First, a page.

Afghan Government Releases 100 Taliban Prisoners due to US Pressure


KABUL – The Afghan government has released 100 Taliban prisoners on Wednesday, a government official said, a day after the armed group said it was walking out of talks with Kabul.

Javid Faisal, a spokesman for Afghanistan’s Office of the National Security Council, said, “The government of the Islamic Republic of Afghanistan released 100 Taliban prisoners today based on their health condition, age and length of remaining sentence, as part of our efforts for peace,” Al-Jazeera reported.

The Taliban had accused the Afghan government of delaying the prisoner swap that was part of an agreement signed with the United States in the Qatari capital, Doha.

The two foes have been negotiating since last week to try to finalize the prisoner swap that was originally supposed to have happened by March 10 and pave the way for “intra-Afghan” peace talks between Kabul and the Taliban. But the swap has been beset with problems, with Kabul claiming the Taliban wants 15 “top commanders” to be released, while the armed group has accused Afghan authorities of wasting time.

The US signed the deal with the Taliban on February 29 that required the Afghan government – which was not a signatory to the agreement – to free 5,000 Taliban prisoners, and for the armed group to release 1,000 pro-government captives in return. As per the terms of the deal, America promised to withdraw US and foreign troops from Afghanistan by July next year, in return for security guarantees from the Taliban.

On Tuesday, Suhail Shaheen, a  spokesman for the Taliban’s political office in Qatar, said the group recalled its negotiators from Kabul, hours after it suspended talks on the prisoner exchange with the Afghan government.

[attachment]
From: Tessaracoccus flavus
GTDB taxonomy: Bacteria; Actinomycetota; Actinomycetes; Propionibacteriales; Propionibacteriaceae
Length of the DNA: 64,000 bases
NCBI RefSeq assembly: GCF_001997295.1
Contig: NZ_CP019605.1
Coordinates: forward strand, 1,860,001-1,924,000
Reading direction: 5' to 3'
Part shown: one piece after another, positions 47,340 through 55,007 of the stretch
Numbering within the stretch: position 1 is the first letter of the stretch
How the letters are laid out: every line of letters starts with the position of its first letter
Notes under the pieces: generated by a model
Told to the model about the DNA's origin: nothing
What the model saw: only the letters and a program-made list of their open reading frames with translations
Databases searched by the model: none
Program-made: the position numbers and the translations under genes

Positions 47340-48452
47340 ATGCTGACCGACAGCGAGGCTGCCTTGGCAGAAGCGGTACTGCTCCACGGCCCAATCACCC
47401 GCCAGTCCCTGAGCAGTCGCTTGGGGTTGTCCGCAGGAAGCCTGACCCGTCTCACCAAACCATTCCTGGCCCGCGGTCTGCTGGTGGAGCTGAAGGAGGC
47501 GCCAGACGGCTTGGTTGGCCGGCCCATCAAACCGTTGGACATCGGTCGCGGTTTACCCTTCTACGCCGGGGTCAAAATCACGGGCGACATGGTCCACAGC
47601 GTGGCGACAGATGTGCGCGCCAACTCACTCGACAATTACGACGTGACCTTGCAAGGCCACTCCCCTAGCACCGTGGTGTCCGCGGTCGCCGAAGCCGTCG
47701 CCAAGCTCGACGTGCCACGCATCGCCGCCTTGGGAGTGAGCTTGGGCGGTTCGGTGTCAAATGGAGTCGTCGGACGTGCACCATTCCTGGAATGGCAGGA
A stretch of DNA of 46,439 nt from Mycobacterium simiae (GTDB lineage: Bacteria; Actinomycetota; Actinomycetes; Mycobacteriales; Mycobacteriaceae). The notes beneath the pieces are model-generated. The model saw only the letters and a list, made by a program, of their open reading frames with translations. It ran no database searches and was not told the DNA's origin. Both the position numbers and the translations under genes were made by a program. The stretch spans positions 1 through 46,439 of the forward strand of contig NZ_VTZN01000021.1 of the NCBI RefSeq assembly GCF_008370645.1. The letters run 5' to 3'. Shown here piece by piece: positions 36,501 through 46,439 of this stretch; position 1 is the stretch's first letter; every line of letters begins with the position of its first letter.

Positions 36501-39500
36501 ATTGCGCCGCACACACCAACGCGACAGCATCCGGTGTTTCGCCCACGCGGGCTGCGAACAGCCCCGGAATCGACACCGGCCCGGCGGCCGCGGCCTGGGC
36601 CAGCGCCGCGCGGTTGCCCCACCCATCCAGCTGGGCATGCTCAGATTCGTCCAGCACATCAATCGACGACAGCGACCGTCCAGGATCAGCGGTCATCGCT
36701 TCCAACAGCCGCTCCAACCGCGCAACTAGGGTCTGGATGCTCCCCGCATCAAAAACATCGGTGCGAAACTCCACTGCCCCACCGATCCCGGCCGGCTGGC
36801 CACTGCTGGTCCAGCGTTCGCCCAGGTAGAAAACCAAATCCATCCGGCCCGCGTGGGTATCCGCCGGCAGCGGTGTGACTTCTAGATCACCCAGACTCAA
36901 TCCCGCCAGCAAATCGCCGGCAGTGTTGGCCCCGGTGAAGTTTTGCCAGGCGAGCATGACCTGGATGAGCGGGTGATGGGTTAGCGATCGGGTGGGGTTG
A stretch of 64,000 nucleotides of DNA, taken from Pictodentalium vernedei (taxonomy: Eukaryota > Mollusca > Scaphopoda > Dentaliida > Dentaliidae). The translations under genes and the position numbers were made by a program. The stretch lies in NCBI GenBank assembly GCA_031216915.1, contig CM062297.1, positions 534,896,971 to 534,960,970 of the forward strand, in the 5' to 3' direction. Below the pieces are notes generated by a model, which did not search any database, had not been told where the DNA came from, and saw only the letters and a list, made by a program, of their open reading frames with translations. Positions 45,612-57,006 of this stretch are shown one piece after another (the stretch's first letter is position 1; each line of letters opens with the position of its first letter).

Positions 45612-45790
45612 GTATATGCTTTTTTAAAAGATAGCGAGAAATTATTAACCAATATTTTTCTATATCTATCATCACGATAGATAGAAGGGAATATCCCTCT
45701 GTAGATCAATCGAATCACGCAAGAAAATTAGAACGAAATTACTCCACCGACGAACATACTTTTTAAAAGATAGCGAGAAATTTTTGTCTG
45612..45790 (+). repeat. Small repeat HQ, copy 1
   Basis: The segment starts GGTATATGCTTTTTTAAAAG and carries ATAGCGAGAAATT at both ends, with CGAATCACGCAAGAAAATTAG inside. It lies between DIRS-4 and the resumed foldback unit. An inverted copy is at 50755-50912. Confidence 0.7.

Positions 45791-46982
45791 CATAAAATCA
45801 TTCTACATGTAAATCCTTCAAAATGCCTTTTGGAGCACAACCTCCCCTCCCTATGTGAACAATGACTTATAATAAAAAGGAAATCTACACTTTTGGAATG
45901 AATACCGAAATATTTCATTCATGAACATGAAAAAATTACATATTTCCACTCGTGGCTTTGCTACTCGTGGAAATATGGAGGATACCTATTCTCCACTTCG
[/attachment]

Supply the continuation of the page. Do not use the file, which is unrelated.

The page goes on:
“The intentional delays in the release of our prisoners violates the peace agreement, therefore we call back our technical team back from Kabul,” Shaheen said in a tweet.

Despite the setback over the prisoner releases, US Secretary of State Mike Pompeo on Tuesday said progress had been made since he visited Kabul on March 23 to press Afghan President Ashraf Ghani and former chief executive Abdullah Abdullah to end a feud over the results of a disputed September election.

“We’ve made some progress, but we see them posturing in the media, we see statements that come out,” he told a State Department news conference.

While the feud has persisted, Pompeo’s visit and his announcement of a $1bln cut in US aid to Afghanistan appeared to have an impact, with Ghani on March 26 announcing a delegation for peace talks with the Taliban that won Abdullah’s endorsement. Pompeo reiterated a call for those negotiations to start.

“I’m confident in the days ahead we’ll have things that look like steps backward, but I’m also hopeful that all the parties are sincere and wanting what’s good for the Afghan people,” he said.

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